The year 1971 was a momentous one for prog rock. Among the year’s signal albums were ELP’s Tarkus, Pink Floyd’s Meddle, Hawkwind’s In Search Of Space and Genesis’s Nursery Cryme, not to mention a brace from Yes. The three-minute pop song had become passé. In its place were labyrinthine epics about things like Greek nymphs, moon dogs and strange Russian hogweed. This was music with a default setting of ‘challenging’. Rock music was suddenly taking itself very seriously indeed.
Never mind that much of it actually sounded thrillingly original, the battle lines between new and old – between knotty-browed experimentation and straight-up rock’n’pop – were well and truly drawn. Enter Jethro Tull, who since 1967 had gradually morphed from a fairly conventional white blues band into avatars of something altogether weirder.
Fourth album Aqualung, released in March ’71, was a miasmic mix of folk, jazz and rock, wherein leader Ian Anderson vocalised all manner of thoughts on religion, consumerism and global poverty. It sold by the bucketload, sealed their reputation at home in the UK and made them big stars in America. But critics suddenly started lumping Tull in with the prog pack, which Anderson didn’t exactly take kindly to.
“When I wrote Thick As A Brick I tried to approach it in a humorous and satirical way,” Anderson says. “The whole idea happened very quickly. It was done in a fast and furious period of time. I’d just turn up at rehearsal every lunchtime with what I’d written that morning. Then the guys would dutifully grapple with it and we’d try to recap on what we did yesterday and the day before.
"By the end of 10 days we’d rehearsed to a performance level all the elements of Thick As A Brick. And we went in and recorded it, literally in a few days. The album cover actually took us longer than the music itself.”
So is Thick As A Brick a song, or an album? And was it intended as more than mere prog foolery?
"I drew upon my own childhood and my own early experiences for ideas for sections within the overall work. But I was also drawing very much on the world of the eight-year-old Gerald Bostock. It was part of the absurdity.”
“It was written very much as I went along, and was a very natural, organically evolving piece of music. There was an almost Monty Pythonesque idea in my head of this pastiche approach to creating this idea – ‘the mother of all concept albums’, as I’ve come to call it. It was presenting such a preposterous notion that an eight-year-old boy had written this saga in some poetry competition.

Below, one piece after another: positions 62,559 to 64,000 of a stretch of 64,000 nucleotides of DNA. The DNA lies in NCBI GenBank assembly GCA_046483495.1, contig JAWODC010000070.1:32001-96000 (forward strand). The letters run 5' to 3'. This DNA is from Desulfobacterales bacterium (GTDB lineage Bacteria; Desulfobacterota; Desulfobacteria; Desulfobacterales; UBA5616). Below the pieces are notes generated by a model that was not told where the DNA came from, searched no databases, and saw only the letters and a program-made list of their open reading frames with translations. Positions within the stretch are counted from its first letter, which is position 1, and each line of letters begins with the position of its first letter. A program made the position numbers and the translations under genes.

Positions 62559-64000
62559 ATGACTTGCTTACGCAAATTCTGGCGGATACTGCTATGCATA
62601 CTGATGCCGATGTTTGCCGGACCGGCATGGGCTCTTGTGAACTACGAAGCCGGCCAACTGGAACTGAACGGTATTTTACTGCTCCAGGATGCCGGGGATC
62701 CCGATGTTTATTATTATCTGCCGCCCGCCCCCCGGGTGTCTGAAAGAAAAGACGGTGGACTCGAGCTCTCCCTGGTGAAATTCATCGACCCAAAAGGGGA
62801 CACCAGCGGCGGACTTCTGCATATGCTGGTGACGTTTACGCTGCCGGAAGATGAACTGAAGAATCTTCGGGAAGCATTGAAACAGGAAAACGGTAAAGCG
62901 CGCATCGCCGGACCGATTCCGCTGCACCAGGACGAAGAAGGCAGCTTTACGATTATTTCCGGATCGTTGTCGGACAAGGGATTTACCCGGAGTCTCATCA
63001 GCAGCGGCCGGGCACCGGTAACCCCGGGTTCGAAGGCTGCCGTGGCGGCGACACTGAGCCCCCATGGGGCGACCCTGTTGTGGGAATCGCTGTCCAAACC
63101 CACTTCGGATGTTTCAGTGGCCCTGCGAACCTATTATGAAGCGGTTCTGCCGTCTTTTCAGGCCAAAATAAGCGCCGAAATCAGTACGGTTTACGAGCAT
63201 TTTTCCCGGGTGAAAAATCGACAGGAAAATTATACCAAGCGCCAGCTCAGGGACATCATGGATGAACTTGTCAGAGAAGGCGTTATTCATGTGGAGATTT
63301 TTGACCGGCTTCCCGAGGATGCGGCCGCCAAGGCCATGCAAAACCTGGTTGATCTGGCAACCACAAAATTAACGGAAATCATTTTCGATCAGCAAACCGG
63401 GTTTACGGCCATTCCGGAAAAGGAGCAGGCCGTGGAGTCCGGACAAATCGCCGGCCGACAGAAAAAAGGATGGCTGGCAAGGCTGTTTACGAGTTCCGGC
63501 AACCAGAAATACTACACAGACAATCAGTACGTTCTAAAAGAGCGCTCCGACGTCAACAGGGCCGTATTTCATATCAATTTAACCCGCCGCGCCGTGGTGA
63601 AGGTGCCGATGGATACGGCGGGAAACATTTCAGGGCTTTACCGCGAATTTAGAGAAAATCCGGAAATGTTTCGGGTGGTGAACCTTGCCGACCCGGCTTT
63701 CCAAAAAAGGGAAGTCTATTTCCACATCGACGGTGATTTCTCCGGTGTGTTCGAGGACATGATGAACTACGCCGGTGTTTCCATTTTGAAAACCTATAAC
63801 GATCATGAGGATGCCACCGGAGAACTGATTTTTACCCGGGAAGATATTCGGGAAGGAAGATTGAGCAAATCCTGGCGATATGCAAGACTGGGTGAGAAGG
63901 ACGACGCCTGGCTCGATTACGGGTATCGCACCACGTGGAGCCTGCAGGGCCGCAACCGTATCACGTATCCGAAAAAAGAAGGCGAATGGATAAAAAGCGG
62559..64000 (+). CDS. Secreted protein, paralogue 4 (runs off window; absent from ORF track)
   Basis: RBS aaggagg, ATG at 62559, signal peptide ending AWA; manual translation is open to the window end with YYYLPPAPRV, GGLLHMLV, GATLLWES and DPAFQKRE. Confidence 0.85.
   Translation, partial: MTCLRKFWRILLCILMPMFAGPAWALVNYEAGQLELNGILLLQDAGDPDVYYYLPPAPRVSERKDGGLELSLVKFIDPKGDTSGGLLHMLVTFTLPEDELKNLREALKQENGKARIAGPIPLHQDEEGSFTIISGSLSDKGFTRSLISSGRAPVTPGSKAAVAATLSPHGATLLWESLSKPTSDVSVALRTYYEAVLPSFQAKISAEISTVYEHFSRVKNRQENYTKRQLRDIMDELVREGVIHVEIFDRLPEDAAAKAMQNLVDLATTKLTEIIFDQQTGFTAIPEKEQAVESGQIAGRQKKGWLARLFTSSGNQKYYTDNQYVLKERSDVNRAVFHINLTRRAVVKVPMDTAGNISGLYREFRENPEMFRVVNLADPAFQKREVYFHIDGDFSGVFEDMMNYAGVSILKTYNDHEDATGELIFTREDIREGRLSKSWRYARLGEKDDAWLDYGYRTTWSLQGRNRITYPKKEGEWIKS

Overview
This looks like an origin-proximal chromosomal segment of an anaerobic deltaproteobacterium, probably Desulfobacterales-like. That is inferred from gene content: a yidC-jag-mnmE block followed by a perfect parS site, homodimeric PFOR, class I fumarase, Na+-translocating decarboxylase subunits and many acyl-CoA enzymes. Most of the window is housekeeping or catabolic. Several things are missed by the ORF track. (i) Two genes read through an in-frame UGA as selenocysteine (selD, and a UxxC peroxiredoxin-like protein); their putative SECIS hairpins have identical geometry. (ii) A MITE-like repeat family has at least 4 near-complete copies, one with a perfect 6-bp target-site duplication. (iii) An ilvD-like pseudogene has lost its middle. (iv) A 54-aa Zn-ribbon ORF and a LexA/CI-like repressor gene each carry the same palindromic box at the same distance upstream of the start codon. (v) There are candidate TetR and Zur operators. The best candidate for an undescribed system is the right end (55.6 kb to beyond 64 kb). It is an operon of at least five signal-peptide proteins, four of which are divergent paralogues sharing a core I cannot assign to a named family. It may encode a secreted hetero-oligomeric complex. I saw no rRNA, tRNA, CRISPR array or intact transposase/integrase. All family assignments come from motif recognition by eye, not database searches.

"Of course, you can then suspend disbelief and just go with it. But there were a lot of countries where they just didn’t get the joke. They thought it was a real story, that this precocious schoolboy had written this stuff and somehow I turned it into an album.
"You have to preserve the fiction to some extent, because that’s your starting point – the absurdity of precocious youth and complex ideas; that somehow Thick As A Brick is an album about what this youth might become and the distortion of his ideas as a prepubescent child. Essentially it’s setting out future scenarios of what might happen.”
So there was a serious side to it all?
“Some of the elements in the lyrics are quite serious,” offers Anderson, “where I drew upon my own childhood and my own early experiences for ideas for sections within the overall work. But I was also drawing very much on the world of the eight-year-old Gerald Bostock. It was part of the absurdity.”
Thick As A Brick was edited and released as a single in April 1972, a month after the album’s release. But skimming the cream from a three-quarter-hour masterwork was never going to be easy. Perhaps unsurprisingly, it failed to make the charts on either side of the Atlantic.
The album, however, made No.5 in the UK, while over in the US it topped the Billboard chart for two weeks. It remains Jethro Tull’s second-biggest seller in America. Critics and fans generally adored it, but Anderson had all eventualities covered in any case. One section of The St. Cleve Chronicle has the audacity to contain a mock review of the album, describing it as being marked by “ugly changes of time signature, and banal instrumental passages”. Was he trying to make it all ultimately bomb-proof?
“It’s okay for me to say those things about my own work,” Anderson reasons, “but I don’t think it’s too cool if somebody else tries to do it, because I’m already well aware of it. There’s every scope to say that this is noodly, extreme, anal, pompous, bombastic, arrogant – all of those words are applicable to prog rock and definitely applicable to Thick As A Brick – but they’re there on purpose. And if you don’t get the joke, fuck off! Don’t start telling me something that I know full well, because I wrote it to be like that. That’s the point!”